Previous reports have shown the effectiveness of computed tomography and MRI for diagnosis of piriformis pyomyositis.5,7,9 In the current case, a diagnosis of piriformis pyomyositis could not be obtained by the initial routine hip joint MRI scan. A second pelvic MRI scan covering the sacrum and including the greater sciatic notch and piriformis muscle detected the pathology of the piriformis. However, routine hip joint MRI does not include the greater sciatic notch. Therefore, it is important to remember that endopelvic infections involving the piriformis muscle may mimic hip diseases in pediatric patients presenting with buttock and lower-extremity pain and limited range of motion of the hip and that computed tomography or MRI covering the hip joints and pelvis is recommended to detect these infections. Orthopedic surgeons need to be aware of piriformis syndrome as a differential diagnosis of lower-extremity pain, even in pediatric patients.
In cases of piriformis pyomyositis without abscess formation, the pediatric and adult literature report antibiotics as the first-line treatment. The most common organisms isolated are Staphylococcus aureus and Streptococcus spp, so initial antibiotics should be effective against these organisms and adjusted on the basis of culture from the blood or muscle itself. Abscess formation warrants drainage by open surgery or the percutaneous route.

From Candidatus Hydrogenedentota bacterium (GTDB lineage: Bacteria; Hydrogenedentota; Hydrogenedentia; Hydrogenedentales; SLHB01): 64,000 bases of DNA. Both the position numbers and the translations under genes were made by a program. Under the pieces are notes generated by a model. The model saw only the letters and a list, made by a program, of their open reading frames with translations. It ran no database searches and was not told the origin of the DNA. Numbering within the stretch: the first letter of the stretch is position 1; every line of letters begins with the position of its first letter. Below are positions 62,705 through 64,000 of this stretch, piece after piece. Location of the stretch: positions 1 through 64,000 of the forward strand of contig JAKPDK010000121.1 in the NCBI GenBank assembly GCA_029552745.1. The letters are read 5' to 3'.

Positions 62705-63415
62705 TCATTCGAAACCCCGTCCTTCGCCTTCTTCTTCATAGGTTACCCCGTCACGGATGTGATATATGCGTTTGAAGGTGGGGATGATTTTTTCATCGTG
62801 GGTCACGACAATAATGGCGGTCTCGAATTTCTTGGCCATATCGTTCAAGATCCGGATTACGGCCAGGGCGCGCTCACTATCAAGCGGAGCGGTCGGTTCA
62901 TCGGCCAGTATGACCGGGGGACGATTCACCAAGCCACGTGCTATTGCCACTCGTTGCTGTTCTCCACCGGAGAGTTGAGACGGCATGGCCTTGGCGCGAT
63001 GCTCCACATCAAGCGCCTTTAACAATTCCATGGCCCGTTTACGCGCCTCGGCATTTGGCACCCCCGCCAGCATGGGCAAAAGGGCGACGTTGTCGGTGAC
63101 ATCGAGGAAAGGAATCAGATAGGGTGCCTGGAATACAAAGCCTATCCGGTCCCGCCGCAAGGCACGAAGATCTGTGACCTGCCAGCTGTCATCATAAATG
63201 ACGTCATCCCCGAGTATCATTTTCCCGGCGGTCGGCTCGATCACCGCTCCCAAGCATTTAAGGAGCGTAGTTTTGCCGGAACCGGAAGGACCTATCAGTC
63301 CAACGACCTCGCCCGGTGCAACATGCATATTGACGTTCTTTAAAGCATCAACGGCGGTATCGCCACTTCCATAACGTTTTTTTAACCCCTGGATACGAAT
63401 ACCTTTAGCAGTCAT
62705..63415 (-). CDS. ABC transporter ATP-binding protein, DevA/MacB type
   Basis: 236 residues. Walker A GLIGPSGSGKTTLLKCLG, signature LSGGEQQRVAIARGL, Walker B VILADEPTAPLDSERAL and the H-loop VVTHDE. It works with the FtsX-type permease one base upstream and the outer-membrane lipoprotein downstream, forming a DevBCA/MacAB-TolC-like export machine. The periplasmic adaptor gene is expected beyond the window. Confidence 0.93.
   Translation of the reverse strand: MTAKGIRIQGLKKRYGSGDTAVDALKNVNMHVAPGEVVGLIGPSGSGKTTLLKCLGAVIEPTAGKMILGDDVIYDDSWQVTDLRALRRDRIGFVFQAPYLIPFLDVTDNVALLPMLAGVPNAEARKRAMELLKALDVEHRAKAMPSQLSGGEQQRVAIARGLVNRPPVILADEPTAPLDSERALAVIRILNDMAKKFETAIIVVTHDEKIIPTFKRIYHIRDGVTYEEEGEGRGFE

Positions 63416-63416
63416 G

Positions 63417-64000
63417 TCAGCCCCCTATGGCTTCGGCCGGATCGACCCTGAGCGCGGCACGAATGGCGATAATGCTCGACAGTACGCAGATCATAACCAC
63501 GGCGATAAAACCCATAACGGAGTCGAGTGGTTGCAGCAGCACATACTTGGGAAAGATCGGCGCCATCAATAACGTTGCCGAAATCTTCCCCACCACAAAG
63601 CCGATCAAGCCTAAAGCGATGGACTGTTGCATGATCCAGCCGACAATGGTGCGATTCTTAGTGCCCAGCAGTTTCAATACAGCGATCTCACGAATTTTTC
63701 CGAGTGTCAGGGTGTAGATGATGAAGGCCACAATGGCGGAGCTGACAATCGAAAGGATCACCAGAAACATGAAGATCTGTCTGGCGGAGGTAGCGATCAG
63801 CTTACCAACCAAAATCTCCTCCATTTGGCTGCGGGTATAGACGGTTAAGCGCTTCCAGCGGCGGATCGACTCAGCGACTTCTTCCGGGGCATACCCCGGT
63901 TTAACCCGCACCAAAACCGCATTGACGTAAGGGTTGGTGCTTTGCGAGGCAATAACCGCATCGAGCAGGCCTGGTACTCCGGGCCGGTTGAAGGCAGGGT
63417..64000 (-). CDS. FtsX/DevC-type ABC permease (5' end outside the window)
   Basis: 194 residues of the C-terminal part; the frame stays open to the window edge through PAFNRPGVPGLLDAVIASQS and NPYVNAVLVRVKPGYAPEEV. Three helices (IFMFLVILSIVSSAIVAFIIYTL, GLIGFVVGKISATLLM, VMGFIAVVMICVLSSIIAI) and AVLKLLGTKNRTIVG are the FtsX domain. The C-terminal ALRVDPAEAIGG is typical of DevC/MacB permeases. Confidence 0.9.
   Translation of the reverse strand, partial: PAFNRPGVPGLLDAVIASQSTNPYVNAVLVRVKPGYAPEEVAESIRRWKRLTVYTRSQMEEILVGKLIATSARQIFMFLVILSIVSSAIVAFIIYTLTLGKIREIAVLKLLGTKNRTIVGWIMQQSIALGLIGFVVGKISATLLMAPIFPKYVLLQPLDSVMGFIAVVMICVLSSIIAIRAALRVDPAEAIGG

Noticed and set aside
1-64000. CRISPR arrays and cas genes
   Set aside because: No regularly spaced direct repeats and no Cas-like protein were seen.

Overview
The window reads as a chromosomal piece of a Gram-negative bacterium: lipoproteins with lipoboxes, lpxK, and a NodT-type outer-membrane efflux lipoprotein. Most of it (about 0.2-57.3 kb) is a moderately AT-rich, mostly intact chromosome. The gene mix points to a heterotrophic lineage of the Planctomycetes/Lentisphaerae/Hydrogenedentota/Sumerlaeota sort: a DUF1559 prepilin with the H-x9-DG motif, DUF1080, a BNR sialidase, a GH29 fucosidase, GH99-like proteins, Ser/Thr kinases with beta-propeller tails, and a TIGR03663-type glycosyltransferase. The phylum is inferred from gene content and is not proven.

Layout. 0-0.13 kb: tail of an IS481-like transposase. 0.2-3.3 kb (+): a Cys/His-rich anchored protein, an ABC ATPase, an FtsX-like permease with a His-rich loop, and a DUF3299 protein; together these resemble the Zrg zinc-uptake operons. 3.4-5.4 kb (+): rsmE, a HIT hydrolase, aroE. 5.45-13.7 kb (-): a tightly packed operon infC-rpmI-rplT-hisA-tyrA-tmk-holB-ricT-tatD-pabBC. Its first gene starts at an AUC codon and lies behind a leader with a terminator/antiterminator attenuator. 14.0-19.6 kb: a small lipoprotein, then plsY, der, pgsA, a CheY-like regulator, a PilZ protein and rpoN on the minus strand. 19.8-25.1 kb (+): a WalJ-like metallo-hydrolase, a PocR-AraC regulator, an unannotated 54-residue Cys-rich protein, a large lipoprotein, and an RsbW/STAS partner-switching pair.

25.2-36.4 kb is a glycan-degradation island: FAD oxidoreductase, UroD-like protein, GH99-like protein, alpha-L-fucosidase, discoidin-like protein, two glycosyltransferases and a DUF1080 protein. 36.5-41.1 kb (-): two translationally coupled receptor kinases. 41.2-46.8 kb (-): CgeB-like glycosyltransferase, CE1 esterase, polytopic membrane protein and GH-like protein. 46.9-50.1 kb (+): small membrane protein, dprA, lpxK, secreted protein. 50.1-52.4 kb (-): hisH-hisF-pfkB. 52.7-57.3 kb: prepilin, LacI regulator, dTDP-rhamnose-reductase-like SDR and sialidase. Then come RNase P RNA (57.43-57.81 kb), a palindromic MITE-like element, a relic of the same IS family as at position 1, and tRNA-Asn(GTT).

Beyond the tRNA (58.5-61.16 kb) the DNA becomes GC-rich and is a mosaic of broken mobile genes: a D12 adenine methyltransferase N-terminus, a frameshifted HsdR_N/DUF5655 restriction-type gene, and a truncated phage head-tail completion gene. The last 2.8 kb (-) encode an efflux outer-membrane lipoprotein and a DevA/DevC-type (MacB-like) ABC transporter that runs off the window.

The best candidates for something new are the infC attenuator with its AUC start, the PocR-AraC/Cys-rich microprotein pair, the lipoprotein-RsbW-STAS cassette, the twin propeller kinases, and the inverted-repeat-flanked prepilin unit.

In this context, the current authors’ choice of treatment using antibiotics without drainage was justifiable. Infection and sciatic nerve symptoms were attenuated by antibiotic treatment alone. The clinical course of the current case further supports treatment for pyomyositis of the piriformis muscle with antibiotics alone if no abscess formation exists.
- Filler AG, Haynes J, Jordan SE, et al. Sciatica of nondisc origin and piriformis syndrome: diagnosis by magnetic resonance neurography and interventional magnetic resonance imaging with outcome study of resulting treatment. J Neurosurg Spine. 2005; 2:99–115. doi:10.3171/spi.2005.2.2.0099 [CrossRef]
- Burton DJ, Enion D, Shaw D. Pyomyositis of the piriformis muscle in a juvenile. Ann R Coll Surg Engl. 2004; 87:9–12. doi:10.1308/147870804894 [CrossRef]
- Chong KW, Tay BK. Piriformis pyomyositis: a rare cause of sciatica. Singapore Med J. 2004; 45:229–231.
- Chen WS. Sciatica due to piriformis pyomyositis. Report of a case. J Bone Joint Surg Am. 1992; 74:1546–1548.
- Kinahan AM, Douglas MJ. Piriformis pyomyositis mimicking epidural abscess in a parturient. Can J Anaesth. 1995; 42:240–245. doi:10.1007/BF03010686 [CrossRef]
- Chusid MJ, Hill WC, Bevan JA, Sty JR. Proteus pyomyositis of the piriformis muscle in a swimmer. Clin Infect Dis. 1998; 26:194–195. doi:10.1086/517062 [CrossRef]
- Wong CH, Choi SH, Wong KY. Piriformis pyomyositis: a report of three cases. J Orthop Surg. 2008; 16:389–391.
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- Sugito K, Inada A, Watanabe T, Suzuki N. Pyomyositis in the group of lateral rotator muscle: a case report. Clin Orthop Surg. 2010; 62:1404–1406.
- Altrocchi PH. Spontaneous bacterial myositis. JAMA. 1971; 217:819–820. doi:10.1001/jama.1971.03190060057016 [CrossRef]